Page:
An intersection between migration and HIV: neuropsychiatric disorders among migrants living with HIV in Switzerland
Tala Ballouz, University of Zurich
Since the introduction of antiretroviral therapy, the course of HIV has changed from that of a fatal disease to a manageable chronic condition. Subsequently, the transformation of HIV care has emphasized the need for not only focusing on the quantity of life-years gained, but also on achieving a good health-related quality of life (HRQoL). One of the multiple dimensions of a good HRQoL is mental and psychological well-being. Numerous studies have demonstrated a substantially higher prevalence of neuropsychiatric disorders in HIV-infected individuals than in the non-infected population. These disorders, which include HIV-associated neurocognitive disorders (HAND), depression, sleep and substance-use disorders, have been associated with poor health outcomes at each step of the HIV care continuum. Immigrants, refugees, asylum seekers and stateless people form a vulnerable population due to social, physical and environmental adversities faced pre- and post-migration. These populations might be escaping war, could become exposed to inhumane conditions and violence during their journey, and might face economic and cultural barriers during their resettlement. Among migrants living with HIV, clustering of these elements with HIV-related stressors and factors may lead to an increased risk of neuropsychiatric disorders and overall worse health outcomes. In Switzerland, a considerable proportion of HIV-infected individuals are migrants, originating mainly from sub-Saharan Africa. For promotion of their mental health and achieving ideal clinical outcomes, better understanding of the burden and risk factors of mental health disorders in these populations is needed. As such, this PhD sets to focus on neuropsychiatric disorders among migrants living with HIV in Switzerland, including their distribution and determinants as well as health-related outcomes.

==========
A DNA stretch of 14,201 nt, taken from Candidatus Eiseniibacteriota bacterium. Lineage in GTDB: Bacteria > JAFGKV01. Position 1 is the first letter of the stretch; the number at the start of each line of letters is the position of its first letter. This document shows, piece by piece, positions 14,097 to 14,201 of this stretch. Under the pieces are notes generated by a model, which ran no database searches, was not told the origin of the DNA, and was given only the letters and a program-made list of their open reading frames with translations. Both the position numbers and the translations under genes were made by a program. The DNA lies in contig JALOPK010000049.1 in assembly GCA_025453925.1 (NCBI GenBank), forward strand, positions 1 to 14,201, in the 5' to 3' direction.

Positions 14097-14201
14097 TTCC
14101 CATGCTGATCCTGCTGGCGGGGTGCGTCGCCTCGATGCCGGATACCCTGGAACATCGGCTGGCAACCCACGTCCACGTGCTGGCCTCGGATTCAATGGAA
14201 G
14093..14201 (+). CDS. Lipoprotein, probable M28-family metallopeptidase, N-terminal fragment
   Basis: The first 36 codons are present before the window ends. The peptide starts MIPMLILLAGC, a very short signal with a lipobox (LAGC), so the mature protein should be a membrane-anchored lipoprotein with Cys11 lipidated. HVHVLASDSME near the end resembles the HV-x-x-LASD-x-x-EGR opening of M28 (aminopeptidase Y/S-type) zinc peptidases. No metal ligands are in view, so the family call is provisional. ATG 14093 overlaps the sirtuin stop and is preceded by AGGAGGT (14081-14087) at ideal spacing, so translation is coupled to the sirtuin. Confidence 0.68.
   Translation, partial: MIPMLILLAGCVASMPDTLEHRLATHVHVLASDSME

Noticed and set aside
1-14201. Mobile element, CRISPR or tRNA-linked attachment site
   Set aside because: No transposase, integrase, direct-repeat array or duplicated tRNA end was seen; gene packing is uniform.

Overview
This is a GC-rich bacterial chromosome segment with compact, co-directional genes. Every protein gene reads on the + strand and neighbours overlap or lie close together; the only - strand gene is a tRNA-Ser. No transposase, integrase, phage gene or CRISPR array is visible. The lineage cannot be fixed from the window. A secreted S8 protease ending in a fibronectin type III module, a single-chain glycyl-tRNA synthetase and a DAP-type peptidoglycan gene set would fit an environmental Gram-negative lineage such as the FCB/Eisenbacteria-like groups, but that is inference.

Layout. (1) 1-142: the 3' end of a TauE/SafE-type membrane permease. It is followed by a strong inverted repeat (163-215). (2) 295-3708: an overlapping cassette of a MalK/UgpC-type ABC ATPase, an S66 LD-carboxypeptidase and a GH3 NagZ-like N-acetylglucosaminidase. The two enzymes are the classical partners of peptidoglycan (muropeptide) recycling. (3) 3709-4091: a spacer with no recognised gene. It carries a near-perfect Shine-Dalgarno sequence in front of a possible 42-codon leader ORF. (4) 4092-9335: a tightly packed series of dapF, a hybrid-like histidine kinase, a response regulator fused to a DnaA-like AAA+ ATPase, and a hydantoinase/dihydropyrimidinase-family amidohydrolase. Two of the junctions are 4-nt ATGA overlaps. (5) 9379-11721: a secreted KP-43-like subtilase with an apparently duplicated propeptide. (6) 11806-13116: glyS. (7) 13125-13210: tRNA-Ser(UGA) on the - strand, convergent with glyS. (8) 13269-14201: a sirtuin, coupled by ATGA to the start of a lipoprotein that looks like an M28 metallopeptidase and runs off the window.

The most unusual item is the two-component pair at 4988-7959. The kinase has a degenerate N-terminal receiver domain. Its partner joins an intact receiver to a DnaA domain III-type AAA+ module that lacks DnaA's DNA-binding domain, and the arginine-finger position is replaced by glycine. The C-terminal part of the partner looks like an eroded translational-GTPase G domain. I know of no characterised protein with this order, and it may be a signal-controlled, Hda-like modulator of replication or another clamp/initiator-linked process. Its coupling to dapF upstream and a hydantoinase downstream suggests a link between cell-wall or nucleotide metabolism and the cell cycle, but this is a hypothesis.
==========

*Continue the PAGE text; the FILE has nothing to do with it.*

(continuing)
Keywords: HIV, mental health, depression, machine learning
Originally from Lebanon, I received my Bachelor degree in Medicine and Surgery in 2011 and completed my Internal Medicine and Infectious Diseases training in 2017. Besides my clinical training and studies, I also worked as a research fellow in projects related to hospital epidemiology in the field of infectious diseases, particularly antimicrobial resistance and HIV. With that I developed an interest in epidemiology and quantitative research methods that led me to complete a MSc in Public Health at the London School of Hygiene and Tropical Medicine. In November 2019, I joined the PhD program at the Epidemiology, Biostatistics and Prevention Institute, under the supervision of Prof. Dr. Jan Fehr and Prof. Dr. Milo Puhan. My doctoral research will focus on mental health within the context of HIV and migration, as well as the methodology and application of benefit harm assessments in decision making processes.
Epidemiology, Biostatistics and Prevention Institute
University of Zurich
Supervisor: Jan Fehr
Co-Supervisor: Milo Puhan, Roger Kouyos